47 research outputs found

    Ruling out Strongly Interacting Dark Matter-Dark Radiation Models from Joint Cosmic Microwave Background-Quasar Observations

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    The cold dark matter (CDM) paradigm provides a remarkably good description of the Universe's large-scale structure. However, some discrepancies exist between its predictions and observations at very small sub-galactic scales. To address these issues, the consideration of a strong interaction between dark matter particles and dark radiation emerges as an intriguing alternative. In this study, we explore the constraints on those models using joint observations of Cosmic Microwave Background (CMB) and Quasars with our previously built parameter estimation package CosmoReionMC. At 2-σ\sigma confidence limits, this analysis rules out all strongly interacting Dark Matter - Dark Radiation models proposed to date, representing the most stringent constraint on those models to the best of our knowledge. Future research using a 21-cm experiment holds the potential to reveal stronger constraints or uncover hidden interactions within the dark sector.Comment: Submitted to MNRAS Letter

    Magnetodielectric effect in nickel nanosheet-Na-4 mica composites

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    Nickel nanosheets of thickness 0.6 nm were grown within the nanochannels of Na-4 mica template. The specimens show magnetodielectric effect at room temperature with a change of dielectric constant as a function of magnetic field, the electric field frequency varying from 100 to 700 kHz. A decrease of 5% in the value of dielectric constant was observed up to a field of 1.2 Tesla. This is explained by an inhomogeneous two-component composite model as theoretically proposed recently. The present approach will open up synthesis of various nanocomposites for sensor applications.Comment: 11 pages, 7 figure

    Sensing behaviour of some nanocomposite systems

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    Silver nanoparticles of diameters 3.4 to 13.2 nm grown at the interfaces between silicate glass and some oxide crystallites exhibited about six orders of magnitude reduction in resistivity for a relative humidity change from 25% to 80%. Sn-SnO2 nano core-shell structure prepared within a gel-derived silica glass film by electrodeposition technique followed by heat treatment showed large change in resistivity as a function of humidity. The resistivity also changed due to gas flow of CO2, C2H5OH and NO2, respectively. The latter arose because of reduction/oxidation of Sn4+/Sn2+ species present at the shell layer of the nanostructures. Nickel nanosheets of thickness ~0.6 nm grown within the interlayer spaces of Na-4 mica crystallites showed a change of dielectric permittivity (5%) for an applied magnetic field of 1.2 Tesla. An inhomogeneous model was used to explain this behavior. Two dimensional CuO phase was grown within the channels of diameter ~5 nm of mesoporous SiO2 structure. A magnetodielectric (MD) parameter M.D. of 4.4% was obtained in this case. BaTiO3 nanoparticles of diameter ~25 nm having pores with diameter 10 nm showed multiferroic behavior which arose due to the presence of oxygen vacancies as a result of large surface area present. An M.D. parameter of 11% was found. Similarly mesoporous LiNbO3 of 10 nm diameter showed an M.D. parameter of ~4.5% at a magnetic field 1 Tesla. A giant magnetocapacitance effect with a value of 44% at 1.5 T was observed in nickel zinc ferrite (NZF) impregnated mesoporous silica. A magnetocapacitance of 51% at magnetic field 1.7 T was found in the case of nanocomposites comprising of iron ion containing silica based nanoglass and mesoporous silica. In the last two examples the behavior was explained on the basis of Catalan model of space-charge polarization with extracted values of magnetoresistance of the NZF and nanoglass phases being 58%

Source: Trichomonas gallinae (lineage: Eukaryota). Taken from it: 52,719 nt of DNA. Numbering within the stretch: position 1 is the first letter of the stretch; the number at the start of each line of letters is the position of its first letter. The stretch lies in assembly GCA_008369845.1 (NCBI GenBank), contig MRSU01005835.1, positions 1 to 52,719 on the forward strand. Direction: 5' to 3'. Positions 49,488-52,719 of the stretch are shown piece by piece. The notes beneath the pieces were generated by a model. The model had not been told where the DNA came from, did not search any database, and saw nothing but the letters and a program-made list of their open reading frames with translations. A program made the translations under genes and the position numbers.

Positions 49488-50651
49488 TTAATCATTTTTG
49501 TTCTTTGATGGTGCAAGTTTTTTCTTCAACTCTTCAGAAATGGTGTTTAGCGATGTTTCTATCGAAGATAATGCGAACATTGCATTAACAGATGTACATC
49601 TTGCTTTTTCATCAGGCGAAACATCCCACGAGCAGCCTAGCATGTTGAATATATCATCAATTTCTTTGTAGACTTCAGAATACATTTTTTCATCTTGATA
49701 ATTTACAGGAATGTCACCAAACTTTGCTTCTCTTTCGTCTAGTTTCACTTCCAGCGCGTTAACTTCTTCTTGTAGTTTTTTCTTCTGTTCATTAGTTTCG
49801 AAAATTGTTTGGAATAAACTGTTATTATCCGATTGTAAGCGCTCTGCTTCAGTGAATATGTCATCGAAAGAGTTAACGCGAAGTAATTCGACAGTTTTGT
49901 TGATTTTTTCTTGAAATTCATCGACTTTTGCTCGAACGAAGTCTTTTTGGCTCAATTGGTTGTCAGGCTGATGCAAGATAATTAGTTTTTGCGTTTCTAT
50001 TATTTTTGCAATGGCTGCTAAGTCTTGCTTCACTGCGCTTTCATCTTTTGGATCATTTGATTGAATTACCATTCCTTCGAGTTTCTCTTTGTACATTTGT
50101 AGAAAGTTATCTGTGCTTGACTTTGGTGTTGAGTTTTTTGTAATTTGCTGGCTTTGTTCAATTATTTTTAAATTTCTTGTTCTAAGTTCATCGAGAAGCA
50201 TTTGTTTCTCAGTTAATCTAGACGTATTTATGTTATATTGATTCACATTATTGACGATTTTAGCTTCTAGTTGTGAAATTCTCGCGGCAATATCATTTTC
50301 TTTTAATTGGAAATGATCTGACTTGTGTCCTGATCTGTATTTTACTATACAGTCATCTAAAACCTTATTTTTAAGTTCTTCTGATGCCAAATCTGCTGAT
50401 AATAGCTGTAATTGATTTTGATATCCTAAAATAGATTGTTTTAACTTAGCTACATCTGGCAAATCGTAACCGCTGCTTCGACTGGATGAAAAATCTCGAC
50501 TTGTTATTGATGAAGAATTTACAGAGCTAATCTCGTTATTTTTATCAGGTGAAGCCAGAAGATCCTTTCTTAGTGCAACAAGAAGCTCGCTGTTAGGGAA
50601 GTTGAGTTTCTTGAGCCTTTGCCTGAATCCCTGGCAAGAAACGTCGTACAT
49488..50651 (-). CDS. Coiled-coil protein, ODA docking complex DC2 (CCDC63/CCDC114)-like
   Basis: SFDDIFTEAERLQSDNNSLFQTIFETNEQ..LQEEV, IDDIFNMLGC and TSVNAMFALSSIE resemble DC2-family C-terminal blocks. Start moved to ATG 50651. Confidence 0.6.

Enhanced magnetic anisotropy of Nickel nanosheet prepared in Na-4 mica

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    Nanosheets of nickel with thickness equal to 0.6 nm have been grown within the interlayer spaces of Na-4 mica. The sheets are made up of percolative clusters of nanodisks. Magnetization characteristics indicate a superparamagnetic behavior with a blocking temperature of 428 K.The magnetic anisotropy constant as extracted from the coercivity data has been found to be higher than that of bulk nickel by two orders of magnitude. This is ascribed to a large aspect ratio of the nickel nanophase. The Bloch exponent is also found to be considerably different from that of bulk nickel because of a size effect. The Bloch Equation is still found to be valid for the two dimensional structures.Comment: 14 pages, 9 figure

    Ferromagnetic behavior of ultrathin manganese nanosheets